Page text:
The shares in Sanyuan Group Limited have recently been delisted from the Hong Kong Stock Exchange after a suspension of over five years and seven months. Sanyuan's delisting follows the company's unsuccessful application to Hong Kong's highest court (Sanyuan Group Limited v The Stock Exchange of Hong Kong Limited, FAMV 52/2009) for leave to appeal the Court of Appeal's decision that the Stock Exchange is not required to provide an objective benchmark for determining the requisite level of operations or assets under Listing Rule 13.24 in a relisting application.


The underlying action was an application by Sanyuan for judicial review of the Listing Appeals Committee ("LAC")'s decision refusing to relist its shares on the basis that the company did not have a sufficient level of operations or assets as required under Listing Rule 13.24. The Court of First Instance held that the Stock Exchange should have informed Sanyuan as to what quantum of turnover, profit or assets was considered sufficient for compliance. The court quashed the LAC's decision and ordered that the relisting be re-considered by a differently constituted LAC. For a discussion of the first instance decision, please see oure-bulletin of 12 June 2008.

Court of Appeal decision

On appeal (Sanyuan Group Limited v The Stock Exchange of Hong Kong Limited, CACV 191/2008), the Stock Exchange argued that the judgment below "imposed an impractical and undesirable requirement" on the regulator. As each company had to be considered individually, it was impossible to set a benchmark applicable to all issuers. The Court of Appeal unanimously agreed.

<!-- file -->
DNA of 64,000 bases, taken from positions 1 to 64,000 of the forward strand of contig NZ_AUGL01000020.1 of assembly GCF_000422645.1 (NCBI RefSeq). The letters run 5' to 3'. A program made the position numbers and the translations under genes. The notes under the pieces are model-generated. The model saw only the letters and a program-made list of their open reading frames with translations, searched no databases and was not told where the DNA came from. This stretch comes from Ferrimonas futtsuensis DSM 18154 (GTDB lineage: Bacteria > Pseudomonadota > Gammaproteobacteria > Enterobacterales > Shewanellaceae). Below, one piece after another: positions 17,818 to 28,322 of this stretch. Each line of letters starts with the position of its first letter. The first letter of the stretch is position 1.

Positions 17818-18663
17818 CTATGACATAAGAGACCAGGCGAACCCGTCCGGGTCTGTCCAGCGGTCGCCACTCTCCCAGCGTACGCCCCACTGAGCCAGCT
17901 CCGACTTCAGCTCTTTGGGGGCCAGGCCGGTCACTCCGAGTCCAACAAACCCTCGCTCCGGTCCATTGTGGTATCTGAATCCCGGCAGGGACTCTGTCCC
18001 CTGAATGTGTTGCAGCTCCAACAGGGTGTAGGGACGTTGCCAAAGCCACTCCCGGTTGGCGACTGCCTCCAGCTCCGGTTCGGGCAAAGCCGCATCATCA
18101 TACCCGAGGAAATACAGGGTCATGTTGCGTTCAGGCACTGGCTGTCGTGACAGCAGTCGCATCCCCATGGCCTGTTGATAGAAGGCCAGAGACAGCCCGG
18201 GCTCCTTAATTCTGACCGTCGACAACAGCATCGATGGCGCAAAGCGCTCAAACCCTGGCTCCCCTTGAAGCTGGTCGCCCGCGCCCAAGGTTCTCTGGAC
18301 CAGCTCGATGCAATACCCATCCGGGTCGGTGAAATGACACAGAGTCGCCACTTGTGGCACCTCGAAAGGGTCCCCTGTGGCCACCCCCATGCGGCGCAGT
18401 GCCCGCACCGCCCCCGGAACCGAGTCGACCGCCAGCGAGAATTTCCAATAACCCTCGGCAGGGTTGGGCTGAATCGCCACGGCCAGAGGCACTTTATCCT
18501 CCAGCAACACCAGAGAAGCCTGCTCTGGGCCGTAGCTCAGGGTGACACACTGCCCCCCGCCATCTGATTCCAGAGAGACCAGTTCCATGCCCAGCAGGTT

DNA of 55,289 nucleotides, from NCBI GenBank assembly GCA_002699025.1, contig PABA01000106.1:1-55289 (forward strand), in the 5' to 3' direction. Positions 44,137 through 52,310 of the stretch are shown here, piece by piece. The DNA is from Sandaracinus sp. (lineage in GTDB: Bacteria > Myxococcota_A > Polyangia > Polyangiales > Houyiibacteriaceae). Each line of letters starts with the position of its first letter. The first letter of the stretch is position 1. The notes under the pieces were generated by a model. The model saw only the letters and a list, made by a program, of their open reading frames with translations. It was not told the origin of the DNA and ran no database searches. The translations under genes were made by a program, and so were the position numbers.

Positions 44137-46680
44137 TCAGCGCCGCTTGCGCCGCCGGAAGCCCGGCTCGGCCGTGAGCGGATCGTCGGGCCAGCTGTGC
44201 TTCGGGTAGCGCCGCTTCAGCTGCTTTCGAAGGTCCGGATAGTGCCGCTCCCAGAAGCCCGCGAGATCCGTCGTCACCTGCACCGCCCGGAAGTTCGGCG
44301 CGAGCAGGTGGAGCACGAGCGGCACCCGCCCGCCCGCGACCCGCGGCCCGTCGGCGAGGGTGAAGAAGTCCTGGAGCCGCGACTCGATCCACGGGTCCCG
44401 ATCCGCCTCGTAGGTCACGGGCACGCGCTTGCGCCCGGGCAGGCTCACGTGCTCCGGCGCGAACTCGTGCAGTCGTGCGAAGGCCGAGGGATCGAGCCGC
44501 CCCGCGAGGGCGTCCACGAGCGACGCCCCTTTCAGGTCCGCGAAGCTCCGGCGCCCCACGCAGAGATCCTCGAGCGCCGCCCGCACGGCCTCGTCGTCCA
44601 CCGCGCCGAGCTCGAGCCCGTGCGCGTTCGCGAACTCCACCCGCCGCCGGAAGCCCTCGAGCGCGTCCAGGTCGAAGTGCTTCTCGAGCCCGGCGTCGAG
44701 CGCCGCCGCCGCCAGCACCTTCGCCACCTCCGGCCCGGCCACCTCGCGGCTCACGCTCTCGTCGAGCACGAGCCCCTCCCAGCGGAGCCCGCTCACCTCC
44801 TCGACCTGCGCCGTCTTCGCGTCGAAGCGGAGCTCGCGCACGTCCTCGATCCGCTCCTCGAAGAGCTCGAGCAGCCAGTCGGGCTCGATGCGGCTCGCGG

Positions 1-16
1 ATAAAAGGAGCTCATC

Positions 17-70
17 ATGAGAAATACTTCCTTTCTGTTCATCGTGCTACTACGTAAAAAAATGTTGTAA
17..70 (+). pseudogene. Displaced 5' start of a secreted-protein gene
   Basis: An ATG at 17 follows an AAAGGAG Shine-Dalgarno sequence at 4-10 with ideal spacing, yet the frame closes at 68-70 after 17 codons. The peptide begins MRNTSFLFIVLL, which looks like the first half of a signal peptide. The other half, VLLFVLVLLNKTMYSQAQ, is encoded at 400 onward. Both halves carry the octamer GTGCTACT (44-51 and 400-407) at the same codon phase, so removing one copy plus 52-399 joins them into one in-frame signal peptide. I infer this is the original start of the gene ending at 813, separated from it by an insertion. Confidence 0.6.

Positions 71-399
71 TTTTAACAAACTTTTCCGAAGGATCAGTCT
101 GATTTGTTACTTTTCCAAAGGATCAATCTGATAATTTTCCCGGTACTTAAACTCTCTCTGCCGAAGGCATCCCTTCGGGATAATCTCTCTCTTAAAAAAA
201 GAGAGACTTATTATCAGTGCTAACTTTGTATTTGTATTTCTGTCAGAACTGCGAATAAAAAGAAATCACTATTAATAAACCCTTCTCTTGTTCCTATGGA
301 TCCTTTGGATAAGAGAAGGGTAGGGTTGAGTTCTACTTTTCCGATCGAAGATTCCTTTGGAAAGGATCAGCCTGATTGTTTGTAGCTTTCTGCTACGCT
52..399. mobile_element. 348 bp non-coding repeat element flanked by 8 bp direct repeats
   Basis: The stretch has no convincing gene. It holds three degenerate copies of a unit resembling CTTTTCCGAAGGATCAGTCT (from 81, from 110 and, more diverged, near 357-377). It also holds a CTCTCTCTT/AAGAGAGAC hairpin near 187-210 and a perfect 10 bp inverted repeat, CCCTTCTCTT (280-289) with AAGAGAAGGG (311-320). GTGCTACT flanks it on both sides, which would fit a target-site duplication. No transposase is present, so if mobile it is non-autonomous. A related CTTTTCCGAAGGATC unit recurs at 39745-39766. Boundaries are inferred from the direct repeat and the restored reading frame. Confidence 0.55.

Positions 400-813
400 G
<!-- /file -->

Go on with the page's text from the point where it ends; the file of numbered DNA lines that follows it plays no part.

The Court of Appeal held that there was a great deal of flexibility in the application of Listing Rule 13.24. In the absence of procedural unfairness, it was for the various Stock Exchange committees, being experienced market professionals, to exercise their judgment on whether to sanction a relisting. A benchmark was not necessary as a company's operations criteria would remain the same irrelevant of any benchmark. In any event, guidance to a company seeking relisting may be found in Chapter 8 of the Listing Rules which sets out the basic conditions which have to be met before a company is considered to be suitable for listing. Although the Stock Exchange does not require a relisting applicant to comply with the levels set out in Chapter 8, it can provide an indication of the appropriate levels for the purposes of Listing Rule 13.24.

The appeal court found that Sanyuan had been given adequate opportunity to make representations, its case had been properly heard, and there had been no bias on the part of the Stock Exchange committees. Therefore, the LAC had been entitled to make the qualitative decision that Sanyuan had not put forward a credible proposal.

Sanyuan's application for leave to appeal the Court of Appeal decision was rejected by both the Court of Appeal and the Court of Final Appeal. As such, the Court of Appeal decision remains unchallenged. On 24 December 2009, the shares in Sanyuan were delisted from the Stock Exchange.


The Court of Appeal judgment confirms the regulator's power to apply a flexible approach to Listing Rule 13.24 in a relisting application. The decision is consistent with the function of the Stock Exchange to protect investors and maintain a fair, orderly and efficient market. Applicants seeking to overturn the decision of a regulator should ensure that they have a sound basis for challenge. As Stone J cautioned in the Court of Appeal decision, in the absence of lack of due process or procedural unfairness, "any court should hesitate long and hard before moving to interfere with the decision of a market regulator".